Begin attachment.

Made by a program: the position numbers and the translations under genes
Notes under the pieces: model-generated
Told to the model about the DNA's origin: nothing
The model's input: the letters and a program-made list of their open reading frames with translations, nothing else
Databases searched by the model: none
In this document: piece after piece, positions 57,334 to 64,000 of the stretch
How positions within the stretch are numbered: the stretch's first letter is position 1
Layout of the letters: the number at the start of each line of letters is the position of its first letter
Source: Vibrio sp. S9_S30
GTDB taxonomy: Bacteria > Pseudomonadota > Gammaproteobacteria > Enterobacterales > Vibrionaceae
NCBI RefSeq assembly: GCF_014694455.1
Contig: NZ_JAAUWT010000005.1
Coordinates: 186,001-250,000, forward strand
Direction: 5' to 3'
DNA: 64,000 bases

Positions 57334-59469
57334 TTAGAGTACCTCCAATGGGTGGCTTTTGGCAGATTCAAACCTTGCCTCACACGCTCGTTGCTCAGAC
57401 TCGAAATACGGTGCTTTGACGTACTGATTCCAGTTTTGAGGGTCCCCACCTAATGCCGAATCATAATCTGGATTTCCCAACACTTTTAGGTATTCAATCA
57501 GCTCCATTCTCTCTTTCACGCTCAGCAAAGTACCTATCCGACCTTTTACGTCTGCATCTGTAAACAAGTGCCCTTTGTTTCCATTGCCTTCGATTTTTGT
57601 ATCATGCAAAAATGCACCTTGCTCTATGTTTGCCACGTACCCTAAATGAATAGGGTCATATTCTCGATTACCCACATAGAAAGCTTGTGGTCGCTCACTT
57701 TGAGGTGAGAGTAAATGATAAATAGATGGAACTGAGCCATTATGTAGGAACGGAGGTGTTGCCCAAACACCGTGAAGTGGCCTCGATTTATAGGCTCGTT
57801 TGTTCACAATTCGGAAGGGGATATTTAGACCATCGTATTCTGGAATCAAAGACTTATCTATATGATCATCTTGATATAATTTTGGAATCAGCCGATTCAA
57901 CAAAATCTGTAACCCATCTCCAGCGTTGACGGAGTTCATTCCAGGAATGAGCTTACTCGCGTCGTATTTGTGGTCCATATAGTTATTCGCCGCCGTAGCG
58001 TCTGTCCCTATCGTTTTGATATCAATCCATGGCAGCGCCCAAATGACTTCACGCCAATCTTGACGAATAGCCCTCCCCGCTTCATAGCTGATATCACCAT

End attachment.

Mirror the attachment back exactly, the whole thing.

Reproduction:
Made by a program: the position numbers and the translations under genes
Notes under the pieces: model-generated
Told to the model about the DNA's origin: nothing
The model's input: the letters and a program-made list of their open reading frames with translations, nothing else
Databases searched by the model: none
In this document: piece after piece, positions 57,334 to 64,000 of the stretch
How positions within the stretch are numbered: the stretch's first letter is position 1
Layout of the letters: the number at the start of each line of letters is the position of its first letter
Source: Vibrio sp. S9_S30
GTDB taxonomy: Bacteria > Pseudomonadota > Gammaproteobacteria > Enterobacterales > Vibrionaceae
NCBI RefSeq assembly: GCF_014694455.1
Contig: NZ_JAAUWT010000005.1
Coordinates: 186,001-250,000, forward strand
Direction: 5' to 3'
DNA: 64,000 bases

Positions 57334-59469
57334 TTAGAGTACCTCCAATGGGTGGCTTTTGGCAGATTCAAACCTTGCCTCACACGCTCGTTGCTCAGAC
57401 TCGAAATACGGTGCTTTGACGTACTGATTCCAGTTTTGAGGGTCCCCACCTAATGCCGAATCATAATCTGGATTTCCCAACACTTTTAGGTATTCAATCA
57501 GCTCCATTCTCTCTTTCACGCTCAGCAAAGTACCTATCCGACCTTTTACGTCTGCATCTGTAAACAAGTGCCCTTTGTTTCCATTGCCTTCGATTTTTGT
57601 ATCATGCAAAAATGCACCTTGCTCTATGTTTGCCACGTACCCTAAATGAATAGGGTCATATTCTCGATTACCCACATAGAAAGCTTGTGGTCGCTCACTT
57701 TGAGGTGAGAGTAAATGATAAATAGATGGAACTGAGCCATTATGTAGGAACGGAGGTGTTGCCCAAACACCGTGAAGTGGCCTCGATTTATAGGCTCGTT
57801 TGTTCACAATTCGGAAGGGGATATTTAGACCATCGTATTCTGGAATCAAAGACTTATCTATATGATCATCTTGATATAATTTTGGAATCAGCCGATTCAA
57901 CAAAATCTGTAACCCATCTCCAGCGTTGACGGAGTTCATTCCAGGAATGAGCTTACTCGCGTCGTATTTGTGGTCCATATAGTTATTCGCCGCCGTAGCG
58001 TCTGTCCCTATCGTTTTGATATCAATCCATGGCAGCGCCCAAATGACTTCACGCCAATCTTGACGAATAGCCCTCCCCGCTTCATAGCTGATATCACCAT